Getting Old

Apr 13, 2016 by

I have always been fascinated by time. Time is one of the few things that have been equally allocated to all people. Everyone has 24 hours in a day to use as they can or desire. Money or power won’t add one minute to the day. The important thing about time is that you not waste it. No one knows the time that is allotted to them. Of course, the perceived value of time differs depending on where you are in your timeline. The young have a different awareness of time and its finite number than do the elderly.

When I was young, time was not on my mind. The future seemed endless. Death seemed something that was not applicable to me. I felt no pressing need to spend my time wisely. Now, at age 67 time has a new urgency to it. I am all to aware that my allotted portion on this earth is running out. The value of my time has become very important to me. Everything I contemplate has to take time into account now. The inevitability of death has become very clear.

I do not fear death, but I do fear wasting what time I have left to me. I have given up many things that were once deemed of value in my life as I now weigh whether what time I have left would be better spend on something else. Is this a good thing to do? I’m not sure. I just know that I value some things now that as a younger me I would not have valued so much. People always say things like if I had know I would have lived this long I would have done things differently. Is that really true? Is that a consequence of not valuing time as much when we were young? ┬áSo many questions.

It has been said that old people are really young people trapped in an old body. There is some truth to that I think. I know that mentally I never really thought of myself as old until I reached about 60. Now, when I look in the mirror, the person that is looking back is not the person I think I am. It is a stranger, an unwelcome one. The wrinkled skin, thinned hair, pudgy face belong to my Grandparents, not me. I look at photos of me in my youth and I think, where did he go? Why isn’t that what I see in the mirror in the morning?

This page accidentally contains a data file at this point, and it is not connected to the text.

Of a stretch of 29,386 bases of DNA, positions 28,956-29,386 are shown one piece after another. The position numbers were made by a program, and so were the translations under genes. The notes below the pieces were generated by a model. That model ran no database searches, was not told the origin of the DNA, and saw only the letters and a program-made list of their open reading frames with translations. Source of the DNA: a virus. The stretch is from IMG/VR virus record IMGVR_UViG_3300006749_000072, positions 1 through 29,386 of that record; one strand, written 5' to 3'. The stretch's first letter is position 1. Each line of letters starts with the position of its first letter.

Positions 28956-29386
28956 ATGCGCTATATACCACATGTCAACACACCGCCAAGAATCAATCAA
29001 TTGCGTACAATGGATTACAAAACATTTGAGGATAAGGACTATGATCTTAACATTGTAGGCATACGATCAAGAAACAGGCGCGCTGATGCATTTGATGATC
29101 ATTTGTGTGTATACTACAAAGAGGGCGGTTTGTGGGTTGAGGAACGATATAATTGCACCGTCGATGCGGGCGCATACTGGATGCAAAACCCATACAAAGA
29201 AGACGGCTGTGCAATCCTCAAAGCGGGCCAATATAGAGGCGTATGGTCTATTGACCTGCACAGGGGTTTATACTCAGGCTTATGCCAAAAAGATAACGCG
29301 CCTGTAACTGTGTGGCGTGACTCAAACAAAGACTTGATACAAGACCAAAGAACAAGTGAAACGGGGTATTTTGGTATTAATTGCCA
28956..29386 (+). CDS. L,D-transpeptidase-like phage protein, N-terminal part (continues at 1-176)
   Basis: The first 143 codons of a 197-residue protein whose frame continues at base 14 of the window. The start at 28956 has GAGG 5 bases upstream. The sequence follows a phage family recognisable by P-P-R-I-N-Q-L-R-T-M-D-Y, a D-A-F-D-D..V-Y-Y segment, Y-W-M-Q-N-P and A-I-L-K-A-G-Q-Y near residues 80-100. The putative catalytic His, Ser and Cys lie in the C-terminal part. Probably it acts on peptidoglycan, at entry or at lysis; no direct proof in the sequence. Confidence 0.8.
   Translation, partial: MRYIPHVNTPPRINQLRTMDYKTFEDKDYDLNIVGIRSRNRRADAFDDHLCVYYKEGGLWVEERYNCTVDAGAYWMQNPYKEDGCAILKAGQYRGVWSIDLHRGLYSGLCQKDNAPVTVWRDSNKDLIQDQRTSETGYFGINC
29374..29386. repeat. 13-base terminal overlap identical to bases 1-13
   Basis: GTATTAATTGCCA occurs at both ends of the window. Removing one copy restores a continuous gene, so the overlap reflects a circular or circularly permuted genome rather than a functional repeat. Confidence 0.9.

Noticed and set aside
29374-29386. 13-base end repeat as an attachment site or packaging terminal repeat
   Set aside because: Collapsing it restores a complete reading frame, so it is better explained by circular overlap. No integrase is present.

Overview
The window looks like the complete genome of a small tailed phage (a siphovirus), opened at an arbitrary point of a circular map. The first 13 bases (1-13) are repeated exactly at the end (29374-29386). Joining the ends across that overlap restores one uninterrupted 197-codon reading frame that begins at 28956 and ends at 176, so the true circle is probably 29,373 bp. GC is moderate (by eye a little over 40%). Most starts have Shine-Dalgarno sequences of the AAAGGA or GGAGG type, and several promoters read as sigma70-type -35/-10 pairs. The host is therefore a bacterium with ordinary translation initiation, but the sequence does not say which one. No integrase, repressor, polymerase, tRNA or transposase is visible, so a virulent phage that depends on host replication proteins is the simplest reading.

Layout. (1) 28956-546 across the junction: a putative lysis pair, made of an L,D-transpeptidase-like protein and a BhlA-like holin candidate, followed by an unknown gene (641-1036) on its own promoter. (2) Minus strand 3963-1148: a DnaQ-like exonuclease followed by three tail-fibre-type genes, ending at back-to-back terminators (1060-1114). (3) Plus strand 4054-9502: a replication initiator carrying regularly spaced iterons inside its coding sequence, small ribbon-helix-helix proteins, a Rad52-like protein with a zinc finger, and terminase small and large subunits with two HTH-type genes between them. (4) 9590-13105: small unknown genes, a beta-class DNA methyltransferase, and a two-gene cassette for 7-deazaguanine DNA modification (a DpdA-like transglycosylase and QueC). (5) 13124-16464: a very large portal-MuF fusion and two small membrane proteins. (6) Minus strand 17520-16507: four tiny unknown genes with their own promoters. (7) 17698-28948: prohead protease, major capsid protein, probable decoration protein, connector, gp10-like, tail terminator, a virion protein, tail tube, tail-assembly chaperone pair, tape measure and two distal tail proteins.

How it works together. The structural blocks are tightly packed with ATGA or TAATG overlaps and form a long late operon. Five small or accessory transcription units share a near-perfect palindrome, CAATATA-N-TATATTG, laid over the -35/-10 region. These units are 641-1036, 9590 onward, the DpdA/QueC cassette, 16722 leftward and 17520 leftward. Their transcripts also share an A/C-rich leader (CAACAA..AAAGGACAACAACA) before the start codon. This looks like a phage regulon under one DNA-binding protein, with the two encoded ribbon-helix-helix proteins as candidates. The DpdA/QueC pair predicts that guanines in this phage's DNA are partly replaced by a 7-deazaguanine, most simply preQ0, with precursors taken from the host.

But getting old is part of life and the most you can do is fight it is by doing all the things you can to stay young physically and mentally. But eventually, time wins out. You suddenly realize that you are the old man you never thought you would be. But it’s really not that bad a thing now is it? I mean, the alternative is even less desirable. Well, that is enough mental wandering for one day. I hope you all have a Blessed day. And don’t forget to spend your time wisely. It is your most valuable commodity.

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The U.S. military represents the best of our youth.

Jun 5, 2008 by

I am always upset when I read or hear someone denigrate the quality of the American serviceperson. I have read and heard people say that serving in the U.S. military is only for losers or those who can’t get a real job. Facts and my own experience say otherwise. In a recent article written by General William S. Wallace, Commanding General of TRADOC (Training and Doctrine Command) General Wallace states that only 28 percent of the 17 to 24 year-old population qualifies to wear a military uniform. The other 72 percent fail to meet minimum standards on education, character and health. I seriously doubt that similar statistics apply for the private sector. So you tell me where the best of our youth are employed. I say it is with the U.S. military. Who but the military has programs to encourage educational achievement? WIth programs like JROTC and the National Defense Cadet Corps (NDCC) the U.S. military is striving to provide an environment where the youth of America can learn leadership, responsibility, critical thinking and many other skills that will serve them both in the military and throughout their lives.

From my personal experience of working with both the Navy and the Army for over 30 years I can state that nowhere in the private sector have I met men and women of any higher character, dedication, and moral conviction than in the U.S. military. The day I retired from civil service at Fort Monroe, Virginia, headquarters of TRADOC, was the proudest day of my life. Not only did I receive the Department of the Army’s Commander’s Award for Civilian Service but I also received a U.S. flag that had been flown over Fort Monroe. Fort Monroe has been an active post since 1823 and has a proud history. What Fortune 500 company treats its retirees as well?

So the next time you hear or read someone not giving the men and women of the U.S. military the respect they are due, take the time to correct them. It is the least you can do for everything they have done for you and our country. If my words are not eloquent enough to convey to you how outstanding these men and women are then maybe this video taken during a ceremony at Arlington Cemetary will be.

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